Interview with Cyclist Jon Olson


Roughly 6 years ago Jon Olson learned the symptoms he’d been struggling with for years had a name- muscular dystrophy. The disease impacted his grip strength, stole his ability to run, and made swallowing an issue. At age 60, the retired journalist realized a window was closing on a dream he had had since high school- to pedal his bike from coast to coast.

So in May Olson traveled for Milwaukee to begin his journey from the Oregon coast on a ride to fulfill that dream and raise awareness and funds for the Muscular Dystrophy Association to make life better for other people with MD.

To ride one’s bicycle across the country is no small goal. But to do it when you have muscular dystrophy is Herculean and inspiring. Along the way, Olson has met and inspired many people. Although the challenges of his ride have been significant, it’s the growing number of people he meets along the way who are contributing to his success.

Olson has been keeping a blog documenting his journey as he goes.
justalittlebitcranky.blogspot.com


While Jon travels he utilizes a service many bicyclists use www.warmshowers.org to find community members willing to host or support cyclists.

We know from the state’s January economic report that 11.7 million tourists came to Montana in 2015 and that they added $3.6 billion to our economy.

More than 2.8 million people went to our state parks and more than 6 million went to Glacier and Yellowstone.

  • In 2012 we know that more than 565,000 cyclists came to Montana and they spent $377 million in the state.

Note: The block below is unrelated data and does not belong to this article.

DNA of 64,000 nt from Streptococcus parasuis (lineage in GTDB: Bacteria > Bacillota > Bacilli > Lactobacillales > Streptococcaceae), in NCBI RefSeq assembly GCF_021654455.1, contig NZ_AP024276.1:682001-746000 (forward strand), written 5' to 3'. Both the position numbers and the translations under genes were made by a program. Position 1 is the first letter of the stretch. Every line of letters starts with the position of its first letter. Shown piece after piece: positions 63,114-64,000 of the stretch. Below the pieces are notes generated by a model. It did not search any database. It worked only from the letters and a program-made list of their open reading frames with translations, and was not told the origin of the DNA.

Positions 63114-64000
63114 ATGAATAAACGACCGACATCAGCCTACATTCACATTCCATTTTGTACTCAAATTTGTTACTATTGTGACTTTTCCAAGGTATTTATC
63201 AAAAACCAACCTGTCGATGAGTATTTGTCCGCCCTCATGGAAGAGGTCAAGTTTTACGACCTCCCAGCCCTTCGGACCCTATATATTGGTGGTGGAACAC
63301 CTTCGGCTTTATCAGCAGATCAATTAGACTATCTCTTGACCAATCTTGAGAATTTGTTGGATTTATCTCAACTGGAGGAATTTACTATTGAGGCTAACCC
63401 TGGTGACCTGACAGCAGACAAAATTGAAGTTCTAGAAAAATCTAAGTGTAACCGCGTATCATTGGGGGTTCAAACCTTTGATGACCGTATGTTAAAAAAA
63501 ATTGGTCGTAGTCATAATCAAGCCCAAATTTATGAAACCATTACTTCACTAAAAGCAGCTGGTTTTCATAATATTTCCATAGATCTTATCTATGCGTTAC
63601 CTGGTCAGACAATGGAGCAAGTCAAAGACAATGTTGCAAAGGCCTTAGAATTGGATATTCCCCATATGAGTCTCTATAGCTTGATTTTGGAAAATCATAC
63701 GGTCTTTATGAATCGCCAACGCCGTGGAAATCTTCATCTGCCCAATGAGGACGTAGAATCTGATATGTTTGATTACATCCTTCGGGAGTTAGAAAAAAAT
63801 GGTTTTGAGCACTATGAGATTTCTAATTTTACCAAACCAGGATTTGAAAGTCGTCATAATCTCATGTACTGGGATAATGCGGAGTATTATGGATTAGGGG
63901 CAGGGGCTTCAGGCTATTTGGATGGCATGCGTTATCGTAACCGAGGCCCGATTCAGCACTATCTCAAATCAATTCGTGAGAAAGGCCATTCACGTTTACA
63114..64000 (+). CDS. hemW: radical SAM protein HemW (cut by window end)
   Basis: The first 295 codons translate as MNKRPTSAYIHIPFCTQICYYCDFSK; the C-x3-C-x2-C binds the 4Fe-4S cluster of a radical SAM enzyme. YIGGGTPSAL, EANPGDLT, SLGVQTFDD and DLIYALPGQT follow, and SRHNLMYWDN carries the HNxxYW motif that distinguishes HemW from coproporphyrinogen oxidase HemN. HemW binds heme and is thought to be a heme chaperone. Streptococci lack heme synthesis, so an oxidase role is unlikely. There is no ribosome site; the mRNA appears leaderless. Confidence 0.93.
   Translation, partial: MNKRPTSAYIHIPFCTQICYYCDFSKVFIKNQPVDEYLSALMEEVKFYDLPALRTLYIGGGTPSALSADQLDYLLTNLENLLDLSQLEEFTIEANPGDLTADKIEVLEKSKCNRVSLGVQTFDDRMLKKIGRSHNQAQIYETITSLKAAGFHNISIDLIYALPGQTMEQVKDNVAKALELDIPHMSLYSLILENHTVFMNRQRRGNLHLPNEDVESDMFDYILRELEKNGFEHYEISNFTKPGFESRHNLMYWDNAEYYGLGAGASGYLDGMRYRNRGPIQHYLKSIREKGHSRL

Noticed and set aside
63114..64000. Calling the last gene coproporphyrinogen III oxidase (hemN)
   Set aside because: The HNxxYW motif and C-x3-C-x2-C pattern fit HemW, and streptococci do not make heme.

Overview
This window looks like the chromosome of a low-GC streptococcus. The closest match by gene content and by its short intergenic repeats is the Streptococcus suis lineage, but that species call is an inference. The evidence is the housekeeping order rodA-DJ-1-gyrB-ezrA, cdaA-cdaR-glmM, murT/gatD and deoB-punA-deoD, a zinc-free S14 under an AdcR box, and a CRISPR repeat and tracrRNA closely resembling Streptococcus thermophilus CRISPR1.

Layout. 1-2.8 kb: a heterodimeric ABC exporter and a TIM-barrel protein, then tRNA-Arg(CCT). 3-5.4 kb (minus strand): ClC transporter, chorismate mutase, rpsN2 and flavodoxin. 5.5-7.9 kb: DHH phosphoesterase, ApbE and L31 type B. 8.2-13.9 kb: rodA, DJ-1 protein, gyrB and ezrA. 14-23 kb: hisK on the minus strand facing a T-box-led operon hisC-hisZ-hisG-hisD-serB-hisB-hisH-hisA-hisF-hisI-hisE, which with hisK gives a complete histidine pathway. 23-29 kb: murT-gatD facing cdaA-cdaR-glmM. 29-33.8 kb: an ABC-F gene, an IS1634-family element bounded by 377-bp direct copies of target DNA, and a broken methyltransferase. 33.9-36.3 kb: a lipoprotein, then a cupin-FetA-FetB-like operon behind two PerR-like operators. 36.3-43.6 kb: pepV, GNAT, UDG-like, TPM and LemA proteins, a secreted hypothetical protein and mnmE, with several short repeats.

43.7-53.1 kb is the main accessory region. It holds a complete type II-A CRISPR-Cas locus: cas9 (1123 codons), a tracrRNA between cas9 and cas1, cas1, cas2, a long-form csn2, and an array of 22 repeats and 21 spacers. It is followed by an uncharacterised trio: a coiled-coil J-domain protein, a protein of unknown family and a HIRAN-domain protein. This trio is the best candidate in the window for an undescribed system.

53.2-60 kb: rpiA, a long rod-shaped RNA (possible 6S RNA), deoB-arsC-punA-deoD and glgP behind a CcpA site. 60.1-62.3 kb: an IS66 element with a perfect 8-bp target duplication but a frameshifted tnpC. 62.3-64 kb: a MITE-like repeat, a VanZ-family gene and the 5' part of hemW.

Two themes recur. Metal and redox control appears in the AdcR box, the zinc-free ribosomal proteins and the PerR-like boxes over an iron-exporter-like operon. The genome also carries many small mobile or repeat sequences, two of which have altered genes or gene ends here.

• Here are some highlights:
  • The average age of a cycling tourist in Montana is 53-years-old.
  • The average household income of cycling tourists to Montana is $75,000 to $150,000.
  • Most of Montana’s cycling tourists come from Washington, California, Oregon, Montana and Colorado. People from 18 different countries were identified as well.a
  • 92% of cycling tourists in Montana plan multi-day trips.
  • The average spending of these cycling tourists is $75 a day with an average stay of 8 days. Adventure Cycling says they could be spending as much as $103 a day.
  • 40% of these cycling tourists visited historical sites, 38% went to Lewis & Clark sites, 37% watched wildlife, 33% went on hikes, and 29% visited local breweries.
  • Most Montana cycling tourists site their “most memorable aspects of Montana cycling” as the scenic vistas, the hospitality of locals, and the challenging aspects of the mountain passes/descents.
  • Most cycling tourists want to travel 60 miles a day on their bikes.